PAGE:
Also, I have worked with publishers and authors from around the world and the USA, Australia, and to a lesser extent, the UK, do not all have the same expectations and understanding of each editing term. The editor needs to make it clear what they mean by a copy edit, or a line edit, or whatever, and to compare that against what their client is expecting. Again, as you say, this comes down to communication and making sure the brief is clear.

I did ramble on a bit in my original post! I fear my message may have got a little lost. I am not looking to redefine editing by any means. I do not mean to say that editing “should not” just be about correcting spelling and grammar etc. Indeed, sometimes that is precisely what someone is after and a lot of editors specialise in that kind of service. What I am looking to do is find out how the other abilities and knowledge many editors have can be best utilised.

I know that a lot of us are able to help with less obvious things, if only people knew they could ask. I am often asked in conversation for advice or guidance that doesn’t fit neatly into “copy edit” or “substantive edit”… which is why I am asking these questions of the world at large! This is less about changing the kind of edits people already offer, and more about seeing how such services could be broadened and adapted to offer extra information or support that writers need and want. This is also why I am interested in talking to writers and creators from other fields (fanfic, film, comics) - so I get some different ideas about what is possible and available…or missing.

For example, I often work with writers who self-publish and who have no idea what to expect from an edit - or what publishing will involve for them. Since they have never been locked into a traditional publishing system, they have no preconceived idea about what process they “ought” to be replicating, and can often be clearer about what they’d find helpful. Yet sometimes they also need someone who can give them the kind of feedback they would only otherwise receive from an agent or publisher.

Similarly, when I work with traditionally published authors they are able to articulate more clearly what they feel is missing when working with a publisher - either because there is a service they once enjoyed earlier in their career that is no longer offered, or because there is guidance and support they need that just isn’t available via their agent or publisher.

Not every editor will be able to step in and offer what an author wants; not every editor will want to. But editing is often misunderstood and I think there are ways for us to help.

Oh - and I couldn’t agree more about asking questions over black-and-white correcting. Style can trump rules and sometimes the key s to ask why a writing choice was made rather than assuming the choice was wrong.

The writer’s editor: a project | Bothersome Words

jenndoesnotcare:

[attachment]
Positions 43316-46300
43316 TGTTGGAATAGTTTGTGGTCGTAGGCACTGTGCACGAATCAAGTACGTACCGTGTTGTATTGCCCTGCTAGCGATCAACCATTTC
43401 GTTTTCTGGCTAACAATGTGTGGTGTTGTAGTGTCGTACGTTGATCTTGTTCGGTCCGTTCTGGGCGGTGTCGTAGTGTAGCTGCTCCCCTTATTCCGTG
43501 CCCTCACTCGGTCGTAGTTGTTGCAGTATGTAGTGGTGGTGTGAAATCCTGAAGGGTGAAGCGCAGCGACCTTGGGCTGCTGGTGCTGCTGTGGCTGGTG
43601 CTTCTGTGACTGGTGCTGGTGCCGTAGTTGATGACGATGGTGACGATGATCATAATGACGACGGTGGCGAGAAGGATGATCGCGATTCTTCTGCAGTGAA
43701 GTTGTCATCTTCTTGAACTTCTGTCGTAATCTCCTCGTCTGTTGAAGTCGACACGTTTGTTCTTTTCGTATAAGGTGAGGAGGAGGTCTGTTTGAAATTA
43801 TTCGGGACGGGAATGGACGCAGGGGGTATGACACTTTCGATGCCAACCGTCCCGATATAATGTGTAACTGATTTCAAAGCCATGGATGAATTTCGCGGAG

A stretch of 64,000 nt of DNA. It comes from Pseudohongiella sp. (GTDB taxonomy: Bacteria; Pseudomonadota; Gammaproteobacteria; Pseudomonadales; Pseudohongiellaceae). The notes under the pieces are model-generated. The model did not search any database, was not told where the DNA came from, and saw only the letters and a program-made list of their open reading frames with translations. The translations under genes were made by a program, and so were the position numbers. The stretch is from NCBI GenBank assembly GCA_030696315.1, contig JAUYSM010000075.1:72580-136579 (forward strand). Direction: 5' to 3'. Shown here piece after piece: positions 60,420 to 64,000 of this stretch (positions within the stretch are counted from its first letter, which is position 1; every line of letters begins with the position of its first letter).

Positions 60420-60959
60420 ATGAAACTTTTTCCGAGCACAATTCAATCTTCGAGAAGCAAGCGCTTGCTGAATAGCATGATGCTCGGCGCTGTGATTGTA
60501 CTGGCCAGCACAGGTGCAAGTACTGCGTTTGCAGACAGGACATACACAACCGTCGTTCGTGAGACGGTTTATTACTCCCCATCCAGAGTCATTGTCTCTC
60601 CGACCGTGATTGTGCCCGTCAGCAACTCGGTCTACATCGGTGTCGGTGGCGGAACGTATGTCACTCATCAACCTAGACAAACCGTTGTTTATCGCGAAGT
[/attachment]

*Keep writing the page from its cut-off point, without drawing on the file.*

bothersomewords:

Writers! What would your perfect editor look like? I’m doing a research project, and I’d like to speak to you.


 Conversation online (here, or on the blog, or on Twitter) is welcome and encouraged. But if you’re heading to LonCon3, NineWorlds, FantasyCon or the Edinburgh International Book Festival later this year, I’d love to chat in person, too!

My perfect editor: someone who loves my work but is not afraid to say “we can make it work better IF” and then proceeds to list the reasons!

Bonus wants: editor may also love Rainbow Rowell, LM Montgomery, YA, and have a healthy appreciation for Lee Pace

Thanks so much for reblogging and replying!

If you can get an editor who shares your interests, particularly for similar books/films etc and so on, you have a much better chance that they will “get” what you’re trying to do. Which in turn means that when they’re offering you those lists of ways to make things better, they should be the things that not only work best with your story, but fit with how you imagine things in your head, as well. Or at least, should spark off your own ideas. Whichever works best for you. Understanding someone’s interests and influences is an excellent way to get a handle on their voice.

The writer’s editor: a project | Bothersome Words

bothersomewords:

Writers! What would your perfect editor look like? I’m doing a research project, and I’d like to speak to you.


 Conversation online (here, or on the blog, or on Twitter) is welcome and encouraged. But if you’re heading to LonCon3, NineWorlds, FantasyCon or the Edinburgh International Book Festival later this year, I’d love to chat in person, too!

The writer’s editor: a project | Bothersome Words

bothersomewords:

Writers! What would your perfect editor look like? I’m doing a research project, and I’d like to speak to you.


 Conversation online (here, or on the blog, or on Twitter) is welcome and encouraged. But if you’re heading to LonCon3, NineWorlds, FantasyCon or the Edinburgh International Book Festival later this year, I’d love to chat in person, too!

The writer’s editor: a project | Bothersome Words

Writers! What would your perfect editor look like? I’m doing a research project, and I’d like to speak to you.


 Conversation online (here, or on the blog, or on Twitter) is welcome and encouraged. But if you’re heading to LonCon3, NineWorlds, FantasyCon or the Edinburgh International Book Festival later this year, I’d love to chat in person, too!

On Fanfiction

tomw91:

roachpatrol:

valnon:

shadesofmauve:

I was cruising through the net, following the cold trail of one of the periodic “Is or is not Fanfic the Ultimate Literary Evil?” arguments that crop up regularly, and I’m now bursting to make a point that I never see made by…

Excellent points here. I touched on this a little bit here and here, but this is a really important point I may have missed or glossed over, re: fanfic stories:

The fact that it wasn’t in an original world or with original characters doesn’t necessarily make it less powerful to any given reader.”

On writing skills: Professional writing versus fanfiction (Part B). | Bothersome Words

How fanfic can help you write better

"…The fanfic community can be a safe space to learn about the writing process, and these days the internet makes it easy. Far from being lazy, fanficcers have developed their own approaches to writing and “publishing” ­– most of which are identical to processes successful pro writers use, though couched in slightly different phrasing.

If you want to develop your writing skills, you could do worse than to emulate some fanficcers’ processes…”